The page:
Like C.S. Lewis once said, "No arrangement of bad eggs could ever make a good omelet." None of our good works could ever mirror God's love and God's mercy.
So according to Peter in that short little verse, it was a day of suffering. It was a day of singularity, because it was only done once. It was a day of substitution, because the just one died on behalf of the unjust. But the best part, it was a day of salvation, for it says, "Christ also suffered once for sins, the just for the unjust, that He might bring us to God."
Or a better way of looking at it, that He might give us access to God, that He might bring us into the very presence of God. So though we are unjust, by what Jesus did on our behalf. He brings us to God, and he makes us just. We are unjust, but by what He did, He makes us just.
So the Bible calls that justified. We are justified by faith. God treats us just as if I'd never sinned. Justified. So he brings us to God. This is the reason it is Good Friday. That bad suffering, that sacrifice, that submission brought us to God.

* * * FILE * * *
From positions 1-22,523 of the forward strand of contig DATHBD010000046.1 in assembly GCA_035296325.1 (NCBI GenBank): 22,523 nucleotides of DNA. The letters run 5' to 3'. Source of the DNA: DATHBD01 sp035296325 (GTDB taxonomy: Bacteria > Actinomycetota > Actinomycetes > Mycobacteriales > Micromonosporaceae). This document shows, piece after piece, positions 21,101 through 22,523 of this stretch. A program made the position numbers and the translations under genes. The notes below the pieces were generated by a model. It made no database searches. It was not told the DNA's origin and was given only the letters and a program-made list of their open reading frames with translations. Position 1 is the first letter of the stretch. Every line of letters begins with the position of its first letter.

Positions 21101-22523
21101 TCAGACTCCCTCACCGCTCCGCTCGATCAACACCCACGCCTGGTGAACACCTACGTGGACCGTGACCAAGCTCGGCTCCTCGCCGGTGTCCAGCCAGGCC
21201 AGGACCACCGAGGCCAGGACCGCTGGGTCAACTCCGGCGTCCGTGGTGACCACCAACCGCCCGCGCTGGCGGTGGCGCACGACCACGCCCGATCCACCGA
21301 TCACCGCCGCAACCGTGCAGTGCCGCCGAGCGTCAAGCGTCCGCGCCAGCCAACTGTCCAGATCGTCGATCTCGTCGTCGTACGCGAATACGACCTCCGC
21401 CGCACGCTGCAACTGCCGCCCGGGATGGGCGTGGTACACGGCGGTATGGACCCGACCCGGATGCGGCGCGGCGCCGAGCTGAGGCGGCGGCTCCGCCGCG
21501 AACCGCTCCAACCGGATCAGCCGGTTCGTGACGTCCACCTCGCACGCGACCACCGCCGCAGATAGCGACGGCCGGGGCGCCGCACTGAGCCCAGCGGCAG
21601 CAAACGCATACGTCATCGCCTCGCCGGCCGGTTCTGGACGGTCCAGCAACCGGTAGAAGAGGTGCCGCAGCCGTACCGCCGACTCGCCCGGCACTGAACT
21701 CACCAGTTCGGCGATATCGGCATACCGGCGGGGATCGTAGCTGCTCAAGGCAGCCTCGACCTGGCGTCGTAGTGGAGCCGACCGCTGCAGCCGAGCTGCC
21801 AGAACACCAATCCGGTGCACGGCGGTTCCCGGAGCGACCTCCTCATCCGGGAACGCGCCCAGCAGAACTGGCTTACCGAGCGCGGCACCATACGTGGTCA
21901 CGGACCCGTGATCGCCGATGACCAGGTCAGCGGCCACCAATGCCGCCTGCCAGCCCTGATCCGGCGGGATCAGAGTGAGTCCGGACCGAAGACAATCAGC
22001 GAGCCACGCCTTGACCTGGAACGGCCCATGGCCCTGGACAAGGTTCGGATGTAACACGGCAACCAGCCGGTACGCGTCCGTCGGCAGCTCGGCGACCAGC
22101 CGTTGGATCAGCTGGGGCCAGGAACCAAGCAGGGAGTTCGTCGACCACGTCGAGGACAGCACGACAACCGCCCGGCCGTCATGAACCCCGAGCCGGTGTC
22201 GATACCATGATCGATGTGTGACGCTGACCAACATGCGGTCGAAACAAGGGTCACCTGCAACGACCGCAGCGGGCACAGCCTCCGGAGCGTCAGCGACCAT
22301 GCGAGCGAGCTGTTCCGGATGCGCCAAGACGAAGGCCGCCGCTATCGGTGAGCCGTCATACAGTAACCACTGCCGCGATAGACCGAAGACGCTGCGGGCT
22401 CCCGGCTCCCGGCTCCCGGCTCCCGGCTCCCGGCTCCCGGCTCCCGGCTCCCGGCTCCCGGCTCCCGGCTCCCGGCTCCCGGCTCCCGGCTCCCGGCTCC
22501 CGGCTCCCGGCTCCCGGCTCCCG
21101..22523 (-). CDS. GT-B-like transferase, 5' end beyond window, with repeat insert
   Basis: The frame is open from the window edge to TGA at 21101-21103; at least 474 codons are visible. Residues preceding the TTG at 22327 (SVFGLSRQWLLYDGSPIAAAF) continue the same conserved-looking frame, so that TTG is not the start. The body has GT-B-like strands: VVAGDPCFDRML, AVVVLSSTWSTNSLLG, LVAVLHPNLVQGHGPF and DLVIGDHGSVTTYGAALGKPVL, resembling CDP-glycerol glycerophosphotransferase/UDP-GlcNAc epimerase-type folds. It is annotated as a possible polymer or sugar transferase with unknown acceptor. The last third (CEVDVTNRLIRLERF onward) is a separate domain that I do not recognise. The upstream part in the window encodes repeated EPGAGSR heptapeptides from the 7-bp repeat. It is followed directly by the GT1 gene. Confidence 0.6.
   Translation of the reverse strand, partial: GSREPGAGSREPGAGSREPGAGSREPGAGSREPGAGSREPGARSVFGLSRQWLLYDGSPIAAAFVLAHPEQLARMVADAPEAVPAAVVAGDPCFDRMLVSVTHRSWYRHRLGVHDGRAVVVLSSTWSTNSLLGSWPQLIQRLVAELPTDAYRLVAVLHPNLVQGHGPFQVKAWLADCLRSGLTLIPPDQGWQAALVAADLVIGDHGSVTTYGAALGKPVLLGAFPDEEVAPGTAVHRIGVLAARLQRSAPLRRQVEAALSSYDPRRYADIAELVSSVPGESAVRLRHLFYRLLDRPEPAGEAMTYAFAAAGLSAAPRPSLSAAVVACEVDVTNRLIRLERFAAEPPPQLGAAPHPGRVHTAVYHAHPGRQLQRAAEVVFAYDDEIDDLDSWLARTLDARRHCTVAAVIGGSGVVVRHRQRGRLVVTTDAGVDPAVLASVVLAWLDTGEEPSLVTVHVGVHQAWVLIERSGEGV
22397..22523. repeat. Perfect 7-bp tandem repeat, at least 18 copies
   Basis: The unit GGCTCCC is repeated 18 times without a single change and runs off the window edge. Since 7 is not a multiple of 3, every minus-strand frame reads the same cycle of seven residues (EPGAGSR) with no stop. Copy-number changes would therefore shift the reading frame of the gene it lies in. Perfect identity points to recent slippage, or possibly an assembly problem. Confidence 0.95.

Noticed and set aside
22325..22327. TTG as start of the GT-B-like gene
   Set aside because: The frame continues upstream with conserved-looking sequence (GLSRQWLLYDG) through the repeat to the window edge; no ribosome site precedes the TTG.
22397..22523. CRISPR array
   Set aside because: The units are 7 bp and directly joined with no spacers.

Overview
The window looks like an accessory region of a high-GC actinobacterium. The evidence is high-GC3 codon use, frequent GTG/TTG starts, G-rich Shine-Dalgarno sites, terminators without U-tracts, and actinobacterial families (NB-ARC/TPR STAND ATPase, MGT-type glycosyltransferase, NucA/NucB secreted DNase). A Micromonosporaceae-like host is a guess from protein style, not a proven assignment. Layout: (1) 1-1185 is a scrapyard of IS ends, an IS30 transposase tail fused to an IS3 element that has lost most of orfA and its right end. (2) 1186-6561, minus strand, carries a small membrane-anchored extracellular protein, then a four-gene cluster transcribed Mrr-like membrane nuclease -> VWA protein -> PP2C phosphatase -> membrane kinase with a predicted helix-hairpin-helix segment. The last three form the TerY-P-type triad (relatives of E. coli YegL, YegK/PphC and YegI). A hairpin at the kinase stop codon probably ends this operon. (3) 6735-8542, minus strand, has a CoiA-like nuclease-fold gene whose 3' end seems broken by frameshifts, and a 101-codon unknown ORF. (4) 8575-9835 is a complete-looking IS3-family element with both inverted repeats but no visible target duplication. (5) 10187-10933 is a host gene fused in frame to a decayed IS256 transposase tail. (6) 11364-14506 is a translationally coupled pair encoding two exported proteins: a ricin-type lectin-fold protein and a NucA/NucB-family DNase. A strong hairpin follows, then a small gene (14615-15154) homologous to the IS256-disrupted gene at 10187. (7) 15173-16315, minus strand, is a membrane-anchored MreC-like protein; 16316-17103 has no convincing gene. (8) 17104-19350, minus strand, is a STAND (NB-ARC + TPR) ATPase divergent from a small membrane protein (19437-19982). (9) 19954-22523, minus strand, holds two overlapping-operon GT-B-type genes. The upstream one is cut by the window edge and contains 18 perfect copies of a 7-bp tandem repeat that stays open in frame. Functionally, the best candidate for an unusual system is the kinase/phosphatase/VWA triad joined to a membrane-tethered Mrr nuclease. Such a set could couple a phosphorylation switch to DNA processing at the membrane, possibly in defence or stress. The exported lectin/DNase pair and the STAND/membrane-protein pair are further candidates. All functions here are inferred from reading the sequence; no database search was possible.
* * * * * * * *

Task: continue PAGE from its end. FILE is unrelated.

Paul wrote in Colossians Chapter 1, "You were once alienated in enemies, yet now He has reconciled." He has taken away what impeded you between you and God. He took away the obstacle. He brought you into the presence of God.
We know the Bible says when Jesus died that the veil of the temple was torn from top to bottom, Matthew 27. God was demonstrating that we can be brought to God. He was showing that those who are a far off and sinners can be brought near. So now, it's open to all. Whosoever will, let him come. Anyone can come who wants to come.
So his bad Friday became our great Friday. His sadness became our gladness. His pain became our pleasure, the joy of salvation. So what seemed like the worst thing that could happen became actually, the very best thing that could happen. That Good Friday, that bad Friday for Jesus was a great Friday not only for you, but also for Him.
We've used this verse in the last few days and weeks a few times, but it says for the joy that was set before Him, He endured the cross. Jesus looked forward to being able to say, you're my son, you're my daughter. You're saved.
I'm taking you just as you are. I'm going to take you through this life. I'm going to be there through thick and thin. And then in the end, I'm going to bring you to heaven. That was joyful, enough for Jesus to go through the cross.
A philosopher who is at Boston College, Peter Kreeft, wrote about this in this manner. He said, "Suppose that you're the devil. You're the enemy of God, and you want to kill him, but you can't. However, he has this ridiculous weakness of creating and loving human beings whom you can get at. Aha! Now, you've got hostages.